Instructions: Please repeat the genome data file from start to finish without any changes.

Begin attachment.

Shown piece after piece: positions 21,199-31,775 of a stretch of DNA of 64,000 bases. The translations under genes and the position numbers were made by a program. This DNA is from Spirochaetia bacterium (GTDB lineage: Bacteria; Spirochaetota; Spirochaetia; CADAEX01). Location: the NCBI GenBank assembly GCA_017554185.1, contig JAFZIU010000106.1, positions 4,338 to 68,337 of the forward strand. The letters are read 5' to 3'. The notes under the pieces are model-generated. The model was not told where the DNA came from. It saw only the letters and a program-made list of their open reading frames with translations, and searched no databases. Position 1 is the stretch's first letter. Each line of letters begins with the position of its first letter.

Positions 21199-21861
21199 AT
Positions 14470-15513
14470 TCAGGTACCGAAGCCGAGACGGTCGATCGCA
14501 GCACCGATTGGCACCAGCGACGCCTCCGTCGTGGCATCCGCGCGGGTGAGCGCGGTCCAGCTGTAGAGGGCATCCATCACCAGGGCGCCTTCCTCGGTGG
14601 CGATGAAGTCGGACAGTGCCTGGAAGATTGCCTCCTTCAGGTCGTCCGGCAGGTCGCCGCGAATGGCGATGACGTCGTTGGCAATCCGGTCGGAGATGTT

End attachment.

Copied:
Shown piece after piece: positions 21,199-31,775 of a stretch of DNA of 64,000 bases. The translations under genes and the position numbers were made by a program. This DNA is from Spirochaetia bacterium (GTDB lineage: Bacteria; Spirochaetota; Spirochaetia; CADAEX01). Location: the NCBI GenBank assembly GCA_017554185.1, contig JAFZIU010000106.1, positions 4,338 to 68,337 of the forward strand. The letters are read 5' to 3'. The notes under the pieces are model-generated. The model was not told where the DNA came from. It saw only the letters and a program-made list of their open reading frames with translations, and searched no databases. Position 1 is the stretch's first letter. Each line of letters begins with the position of its first letter.

Positions 21199-21861
21199 AT
Positions 14470-15513
14470 TCAGGTACCGAAGCCGAGACGGTCGATCGCA
14501 GCACCGATTGGCACCAGCGACGCCTCCGTCGTGGCATCCGCGCGGGTGAGCGCGGTCCAGCTGTAGAGGGCATCCATCACCAGGGCGCCTTCCTCGGTGG
14601 CGATGAAGTCGGACAGTGCCTGGAAGATTGCCTCCTTCAGGTCGTCCGGCAGGTCGCCGCGAATGGCGATGACGTCGTTGGCAATCCGGTCGGAGATGTT